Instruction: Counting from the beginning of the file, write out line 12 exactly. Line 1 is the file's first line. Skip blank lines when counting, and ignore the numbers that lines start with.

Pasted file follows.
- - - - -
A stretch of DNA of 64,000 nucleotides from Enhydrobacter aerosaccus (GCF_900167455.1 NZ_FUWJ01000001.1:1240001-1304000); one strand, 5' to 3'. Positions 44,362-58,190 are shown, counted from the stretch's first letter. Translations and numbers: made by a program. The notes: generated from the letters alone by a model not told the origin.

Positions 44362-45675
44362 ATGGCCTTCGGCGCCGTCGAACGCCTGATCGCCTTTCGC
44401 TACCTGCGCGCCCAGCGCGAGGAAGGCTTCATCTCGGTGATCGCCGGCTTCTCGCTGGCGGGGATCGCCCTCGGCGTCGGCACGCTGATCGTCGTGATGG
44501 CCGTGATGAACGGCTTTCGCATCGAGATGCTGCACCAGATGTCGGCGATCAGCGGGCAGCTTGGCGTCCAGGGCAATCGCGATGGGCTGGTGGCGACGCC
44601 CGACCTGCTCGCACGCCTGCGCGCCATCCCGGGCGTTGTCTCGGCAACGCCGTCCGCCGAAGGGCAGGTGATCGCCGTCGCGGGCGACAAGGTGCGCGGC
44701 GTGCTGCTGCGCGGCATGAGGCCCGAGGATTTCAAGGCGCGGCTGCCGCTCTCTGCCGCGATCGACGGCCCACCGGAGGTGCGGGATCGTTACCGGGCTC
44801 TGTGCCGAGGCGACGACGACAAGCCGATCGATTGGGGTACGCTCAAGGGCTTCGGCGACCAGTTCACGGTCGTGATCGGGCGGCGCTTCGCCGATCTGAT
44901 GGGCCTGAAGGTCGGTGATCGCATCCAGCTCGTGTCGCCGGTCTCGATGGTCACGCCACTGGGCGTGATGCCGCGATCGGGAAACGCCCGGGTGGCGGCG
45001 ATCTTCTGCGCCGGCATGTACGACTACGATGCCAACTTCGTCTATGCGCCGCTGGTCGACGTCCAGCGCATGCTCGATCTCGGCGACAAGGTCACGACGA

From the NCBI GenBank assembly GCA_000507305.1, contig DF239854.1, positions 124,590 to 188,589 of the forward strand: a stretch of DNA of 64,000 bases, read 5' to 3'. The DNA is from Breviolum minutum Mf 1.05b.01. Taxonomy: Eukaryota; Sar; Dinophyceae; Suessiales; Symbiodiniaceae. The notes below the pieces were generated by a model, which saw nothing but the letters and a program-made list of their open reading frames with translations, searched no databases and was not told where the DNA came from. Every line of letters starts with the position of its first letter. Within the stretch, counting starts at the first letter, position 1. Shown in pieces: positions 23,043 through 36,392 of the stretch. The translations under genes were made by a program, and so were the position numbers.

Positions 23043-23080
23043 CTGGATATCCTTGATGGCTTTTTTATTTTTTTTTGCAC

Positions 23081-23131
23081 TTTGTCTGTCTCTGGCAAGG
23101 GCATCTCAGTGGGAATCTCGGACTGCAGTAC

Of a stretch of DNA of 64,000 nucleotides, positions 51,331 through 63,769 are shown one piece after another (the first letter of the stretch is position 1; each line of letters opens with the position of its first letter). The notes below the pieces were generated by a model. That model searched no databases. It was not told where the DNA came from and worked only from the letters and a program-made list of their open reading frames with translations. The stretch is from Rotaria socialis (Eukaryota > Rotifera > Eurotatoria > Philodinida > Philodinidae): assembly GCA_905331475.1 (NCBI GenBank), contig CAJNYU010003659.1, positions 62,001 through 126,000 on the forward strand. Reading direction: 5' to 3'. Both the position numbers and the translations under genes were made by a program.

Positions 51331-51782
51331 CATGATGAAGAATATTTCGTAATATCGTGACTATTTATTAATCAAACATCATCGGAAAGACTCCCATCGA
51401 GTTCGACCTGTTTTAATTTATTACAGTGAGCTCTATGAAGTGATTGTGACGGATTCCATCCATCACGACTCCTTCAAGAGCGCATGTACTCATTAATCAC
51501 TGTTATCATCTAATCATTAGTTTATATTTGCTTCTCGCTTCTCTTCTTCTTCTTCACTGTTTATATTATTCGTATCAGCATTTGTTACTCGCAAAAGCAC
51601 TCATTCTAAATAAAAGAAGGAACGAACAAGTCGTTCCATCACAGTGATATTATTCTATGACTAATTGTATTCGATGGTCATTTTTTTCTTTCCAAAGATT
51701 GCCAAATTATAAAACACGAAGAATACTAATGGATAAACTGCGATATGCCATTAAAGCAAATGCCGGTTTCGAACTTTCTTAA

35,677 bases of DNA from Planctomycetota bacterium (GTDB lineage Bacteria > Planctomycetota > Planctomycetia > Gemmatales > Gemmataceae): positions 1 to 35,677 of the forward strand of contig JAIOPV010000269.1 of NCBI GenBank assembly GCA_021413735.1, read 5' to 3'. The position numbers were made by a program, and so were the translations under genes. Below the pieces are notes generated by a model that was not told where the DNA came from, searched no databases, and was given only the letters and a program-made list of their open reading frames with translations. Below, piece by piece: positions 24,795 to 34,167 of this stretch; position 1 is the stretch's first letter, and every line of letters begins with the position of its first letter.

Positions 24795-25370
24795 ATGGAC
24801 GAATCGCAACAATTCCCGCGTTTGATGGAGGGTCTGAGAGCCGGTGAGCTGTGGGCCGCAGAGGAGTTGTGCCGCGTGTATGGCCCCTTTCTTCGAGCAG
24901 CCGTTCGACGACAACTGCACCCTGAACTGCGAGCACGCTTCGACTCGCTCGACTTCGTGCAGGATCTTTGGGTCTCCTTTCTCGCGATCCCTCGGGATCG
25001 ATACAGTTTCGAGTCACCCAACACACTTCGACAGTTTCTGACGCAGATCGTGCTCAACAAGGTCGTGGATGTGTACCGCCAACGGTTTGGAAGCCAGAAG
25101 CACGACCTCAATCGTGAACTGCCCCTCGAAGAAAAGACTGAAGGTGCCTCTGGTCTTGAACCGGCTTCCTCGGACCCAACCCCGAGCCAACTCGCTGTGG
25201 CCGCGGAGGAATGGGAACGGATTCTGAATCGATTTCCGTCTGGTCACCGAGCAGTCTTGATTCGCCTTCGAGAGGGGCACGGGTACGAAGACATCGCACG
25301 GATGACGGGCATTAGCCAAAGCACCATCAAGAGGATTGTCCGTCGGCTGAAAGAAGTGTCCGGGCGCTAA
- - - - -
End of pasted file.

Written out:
Positions 23043-23080